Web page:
Linda Patrick-Miller, Ph.D, presented the quality of life analysis from the CHAARTED trial (Chemohormonal androgen ablation randomized trial in prostate cancer (E3805)) including men with metastatic hormone sensitive prostate cancer. A secondary endpoint of the study was to determine whether an increase in disease control with androgen deprivation therapy (ADT) plus docetaxel was associated with a change in quality of life. The study included patient reported outcomes on overall quality of life, disease related symptoms, and treatment related symptoms.
The CHAARTED trial was a prospective, randomized study that included men with hormone sensitive metastatic prostate cancer who had received <120 days of ADT prior to enrollment. Men were randomized to receive ADT alone or ADT plus docetaxel. For the quality of life analysis, these populations completed patient reported outcomes surveys at baseline, 3, 6, and 12 months. The primary endpoint in this analysis was change in overall quality of life from baseline to 12 weeks, determined using the Functional Assessment of Cancer Therapy-Prostate (FACT-P) measure of general and disease-specific quality of life. A secondary analysis was a comparison between treatment arms at each time point. Additional secondary analyses included scores on FACT-taxane and FACIT-F(atigue) measures, as well as Brief Pain Inventory (BPI) scores. All analyses were based on intention to treat, and mixed effects models were used.
As was previously reported, 790 men enrolled in the study, and the two treatment arms were well balanced. Response to the quality of life survey measures was similar between arms and high, with 90% response rate at 3 months and 69% response rate at 12 months. At the 12 week timepoint, quality of life in the ADT plus docetaxel group was significantly poorer than in the ADT alone arm (estimated difference between groups -3.06, p=0.02). By 6 months, quality of life was equivalent between groups, and by 12 months, quality of life was significantly improved in the ADT plus docetaxel group as compared to ADT alone (estimated difference between groups 2.85, p=0.04). Secondary analyses of FACIT-F similarly demonstrated poorer scores for ADT plus docetaxel at 12 weeks compared with ADT alone, but similar scores at 12 months. FACT-taxane scores were lower at all time points for the ADT plus docetaxel arm than the ADT alone arm. Pain was equivalent between groups at all time points, and emotional well-being was superior at all time points for the ADT plus docetaxel group.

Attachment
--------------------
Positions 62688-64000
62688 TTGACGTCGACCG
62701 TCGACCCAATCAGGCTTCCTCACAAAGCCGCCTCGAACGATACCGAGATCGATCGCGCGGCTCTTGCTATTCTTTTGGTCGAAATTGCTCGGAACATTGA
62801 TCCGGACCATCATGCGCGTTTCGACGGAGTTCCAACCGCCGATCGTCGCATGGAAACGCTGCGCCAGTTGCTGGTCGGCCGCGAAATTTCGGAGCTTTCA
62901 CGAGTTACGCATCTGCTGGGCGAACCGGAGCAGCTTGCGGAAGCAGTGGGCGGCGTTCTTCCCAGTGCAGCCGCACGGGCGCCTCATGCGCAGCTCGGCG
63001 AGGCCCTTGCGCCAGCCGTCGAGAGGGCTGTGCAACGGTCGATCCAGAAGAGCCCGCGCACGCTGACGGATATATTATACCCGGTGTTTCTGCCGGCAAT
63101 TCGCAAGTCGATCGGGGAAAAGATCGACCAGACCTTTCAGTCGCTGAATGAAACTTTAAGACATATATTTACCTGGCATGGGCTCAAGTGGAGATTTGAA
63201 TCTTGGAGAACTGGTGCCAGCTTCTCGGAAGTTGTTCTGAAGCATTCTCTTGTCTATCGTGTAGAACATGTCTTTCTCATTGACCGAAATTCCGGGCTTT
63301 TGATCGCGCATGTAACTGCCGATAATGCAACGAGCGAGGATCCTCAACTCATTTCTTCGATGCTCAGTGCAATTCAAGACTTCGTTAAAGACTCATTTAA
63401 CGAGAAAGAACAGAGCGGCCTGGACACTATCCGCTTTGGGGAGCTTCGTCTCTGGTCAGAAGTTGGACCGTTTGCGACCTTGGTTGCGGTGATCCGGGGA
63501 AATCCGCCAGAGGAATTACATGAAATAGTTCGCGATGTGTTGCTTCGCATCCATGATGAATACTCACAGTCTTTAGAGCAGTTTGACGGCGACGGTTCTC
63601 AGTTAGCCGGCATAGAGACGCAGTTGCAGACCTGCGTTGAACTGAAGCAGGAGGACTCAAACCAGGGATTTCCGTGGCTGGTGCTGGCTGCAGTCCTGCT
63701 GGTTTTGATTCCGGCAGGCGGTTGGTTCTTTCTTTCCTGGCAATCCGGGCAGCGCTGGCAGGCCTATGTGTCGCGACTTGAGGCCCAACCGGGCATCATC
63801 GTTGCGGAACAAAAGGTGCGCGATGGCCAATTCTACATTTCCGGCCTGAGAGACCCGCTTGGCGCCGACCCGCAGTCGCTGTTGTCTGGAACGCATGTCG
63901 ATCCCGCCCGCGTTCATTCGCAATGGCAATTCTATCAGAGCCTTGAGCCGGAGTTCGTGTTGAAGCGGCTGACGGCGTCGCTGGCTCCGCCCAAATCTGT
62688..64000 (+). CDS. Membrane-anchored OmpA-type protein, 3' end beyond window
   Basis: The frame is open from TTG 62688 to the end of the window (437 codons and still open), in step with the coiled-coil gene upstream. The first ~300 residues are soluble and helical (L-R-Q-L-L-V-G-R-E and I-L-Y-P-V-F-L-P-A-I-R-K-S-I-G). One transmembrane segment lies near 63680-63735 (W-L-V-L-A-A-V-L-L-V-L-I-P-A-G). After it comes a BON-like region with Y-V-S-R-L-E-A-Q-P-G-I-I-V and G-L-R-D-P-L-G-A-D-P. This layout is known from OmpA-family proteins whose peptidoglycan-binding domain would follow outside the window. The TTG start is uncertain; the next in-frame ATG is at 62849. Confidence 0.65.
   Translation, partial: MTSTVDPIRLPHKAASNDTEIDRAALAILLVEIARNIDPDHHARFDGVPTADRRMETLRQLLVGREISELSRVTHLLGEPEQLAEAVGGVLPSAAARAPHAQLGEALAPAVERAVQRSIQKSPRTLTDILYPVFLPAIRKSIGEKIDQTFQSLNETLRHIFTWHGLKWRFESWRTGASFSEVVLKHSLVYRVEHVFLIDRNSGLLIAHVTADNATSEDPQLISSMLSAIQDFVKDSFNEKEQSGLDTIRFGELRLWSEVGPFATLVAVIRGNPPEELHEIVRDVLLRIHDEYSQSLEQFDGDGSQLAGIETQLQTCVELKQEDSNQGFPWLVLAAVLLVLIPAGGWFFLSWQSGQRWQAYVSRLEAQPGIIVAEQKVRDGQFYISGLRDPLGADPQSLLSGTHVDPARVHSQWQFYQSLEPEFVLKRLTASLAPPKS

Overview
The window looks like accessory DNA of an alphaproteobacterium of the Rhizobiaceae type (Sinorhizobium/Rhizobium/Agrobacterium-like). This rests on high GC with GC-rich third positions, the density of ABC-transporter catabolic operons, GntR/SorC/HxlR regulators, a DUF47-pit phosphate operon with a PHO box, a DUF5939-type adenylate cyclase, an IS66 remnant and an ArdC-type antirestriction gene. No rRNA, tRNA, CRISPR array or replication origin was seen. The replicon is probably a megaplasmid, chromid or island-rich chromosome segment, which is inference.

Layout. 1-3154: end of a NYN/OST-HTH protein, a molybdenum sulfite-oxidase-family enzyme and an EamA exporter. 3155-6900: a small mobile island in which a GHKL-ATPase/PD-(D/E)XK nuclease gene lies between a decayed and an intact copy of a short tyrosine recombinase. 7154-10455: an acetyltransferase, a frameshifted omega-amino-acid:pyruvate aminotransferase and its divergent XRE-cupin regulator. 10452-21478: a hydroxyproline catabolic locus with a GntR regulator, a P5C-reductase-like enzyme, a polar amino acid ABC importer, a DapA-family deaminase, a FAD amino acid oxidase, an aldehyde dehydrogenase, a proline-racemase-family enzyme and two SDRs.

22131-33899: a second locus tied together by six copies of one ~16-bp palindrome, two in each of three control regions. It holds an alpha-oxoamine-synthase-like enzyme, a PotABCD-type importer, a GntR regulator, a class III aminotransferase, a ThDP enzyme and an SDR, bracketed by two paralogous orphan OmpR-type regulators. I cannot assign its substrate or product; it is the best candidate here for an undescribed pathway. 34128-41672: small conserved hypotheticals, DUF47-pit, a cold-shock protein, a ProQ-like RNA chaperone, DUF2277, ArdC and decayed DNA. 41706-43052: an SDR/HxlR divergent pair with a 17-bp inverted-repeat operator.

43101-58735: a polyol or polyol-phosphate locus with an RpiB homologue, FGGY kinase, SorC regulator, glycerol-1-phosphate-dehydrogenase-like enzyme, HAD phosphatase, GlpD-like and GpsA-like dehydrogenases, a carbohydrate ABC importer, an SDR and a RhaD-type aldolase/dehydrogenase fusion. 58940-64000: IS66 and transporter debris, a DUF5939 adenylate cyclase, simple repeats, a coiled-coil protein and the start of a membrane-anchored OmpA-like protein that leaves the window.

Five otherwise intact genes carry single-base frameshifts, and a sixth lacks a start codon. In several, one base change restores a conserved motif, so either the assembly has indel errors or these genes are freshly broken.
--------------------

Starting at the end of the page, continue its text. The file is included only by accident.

Ultimately the authors conclude that there is a temporary decrease in overall quality of life in patients treated with ADT plus docetaxel, this resolved by the 6 month time point. Additionally, although patients treated with ADT plus docetaxel had a poorer overall quality of life at 12 weeks, they reported a significantly better quality of life by 12 months. Given this, patients can be counseled that the decline in quality of life that occurs in the first few months of treatment reverses, and patients receiving docetaxel may experience improved quality of life by 12 months as compared to men receiving ADT alone.
Written by: Alicia Morgans, MD.
Alicia K. Morgans: Biography
Dr. Morgans is an Assistant Professor of Medicine in the Division of Hematology/Oncology. She specializes in the treatment of genitourinary malignancies, including cancers of the prostate, bladder, testis (germ cell) and penis. She received a bachelor's degree with honors in biology before going to medical school at the University of Pennsylvania School of Medicine. She then went on to complete a residency in internal medicine at the Hospital of the University of Pennsylvania in Philadelphia. Dr. Morgans completed a fellowship in Hematology/Oncology at Harvard's Dana Farber Cancer Institute and Massachusetts General Hospital Cancer Center in Boston, before moving to Nashville as an Assistant Professor in Medicine.
Dr. Morgans is a specialist in genitourinary malignancies, with special interest in advanced prostate cancer. Her research investigates the side effects of cancer treatment (including the prevention, diagnosis of, and treatment of these effects) and treatment decision-making among men with advanced prostate cancer. She also has an interest in supporting clinical research of novel treatments for genitourinary malignancies. Dr. Morgans is a member of the American Society of Clinical Oncology and the Eastern Cooperative Oncology Group.
M.D., University of Pennsylvania School of Medicine, 2006
Residency, Internal Medicine, Hospital of the University of Pennsylvania, 2009
Fellowship, Dana Farber/Harvard Cancer Center/Massachusetts General Hospital, 2012